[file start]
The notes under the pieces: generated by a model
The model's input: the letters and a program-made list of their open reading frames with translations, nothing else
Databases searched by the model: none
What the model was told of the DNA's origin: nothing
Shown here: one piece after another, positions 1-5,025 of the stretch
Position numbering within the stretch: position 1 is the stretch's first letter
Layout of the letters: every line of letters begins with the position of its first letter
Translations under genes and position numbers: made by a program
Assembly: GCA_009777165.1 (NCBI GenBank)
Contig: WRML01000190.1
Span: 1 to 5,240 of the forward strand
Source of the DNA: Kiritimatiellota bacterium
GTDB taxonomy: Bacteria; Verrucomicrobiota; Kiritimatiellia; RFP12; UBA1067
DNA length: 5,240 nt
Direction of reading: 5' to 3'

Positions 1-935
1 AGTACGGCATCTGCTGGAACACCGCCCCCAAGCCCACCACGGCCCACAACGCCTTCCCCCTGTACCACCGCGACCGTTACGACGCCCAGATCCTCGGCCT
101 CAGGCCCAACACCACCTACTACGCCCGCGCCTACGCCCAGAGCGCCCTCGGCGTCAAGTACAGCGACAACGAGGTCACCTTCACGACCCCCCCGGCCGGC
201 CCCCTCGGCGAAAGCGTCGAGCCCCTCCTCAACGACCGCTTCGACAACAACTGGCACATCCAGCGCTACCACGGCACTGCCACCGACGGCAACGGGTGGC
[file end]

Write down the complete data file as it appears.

The notes under the pieces: generated by a model
The model's input: the letters and a program-made list of their open reading frames with translations, nothing else
Databases searched by the model: none
What the model was told of the DNA's origin: nothing
Shown here: one piece after another, positions 1-5,025 of the stretch
Position numbering within the stretch: position 1 is the stretch's first letter
Layout of the letters: every line of letters begins with the position of its first letter
Translations under genes and position numbers: made by a program
Assembly: GCA_009777165.1 (NCBI GenBank)
Contig: WRML01000190.1
Span: 1 to 5,240 of the forward strand
Source of the DNA: Kiritimatiellota bacterium
GTDB taxonomy: Bacteria; Verrucomicrobiota; Kiritimatiellia; RFP12; UBA1067
DNA length: 5,240 nt
Direction of reading: 5' to 3'

Positions 1-935
1 AGTACGGCATCTGCTGGAACACCGCCCCCAAGCCCACCACGGCCCACAACGCCTTCCCCCTGTACCACCGCGACCGTTACGACGCCCAGATCCTCGGCCT
101 CAGGCCCAACACCACCTACTACGCCCGCGCCTACGCCCAGAGCGCCCTCGGCGTCAAGTACAGCGACAACGAGGTCACCTTCACGACCCCCCCGGCCGGC
201 CCCCTCGGCGAAAGCGTCGAGCCCCTCCTCAACGACCGCTTCGACAACAACTGGCACATCCAGCGCTACCACGGCACTGCCACCGACGGCAACGGGTGGC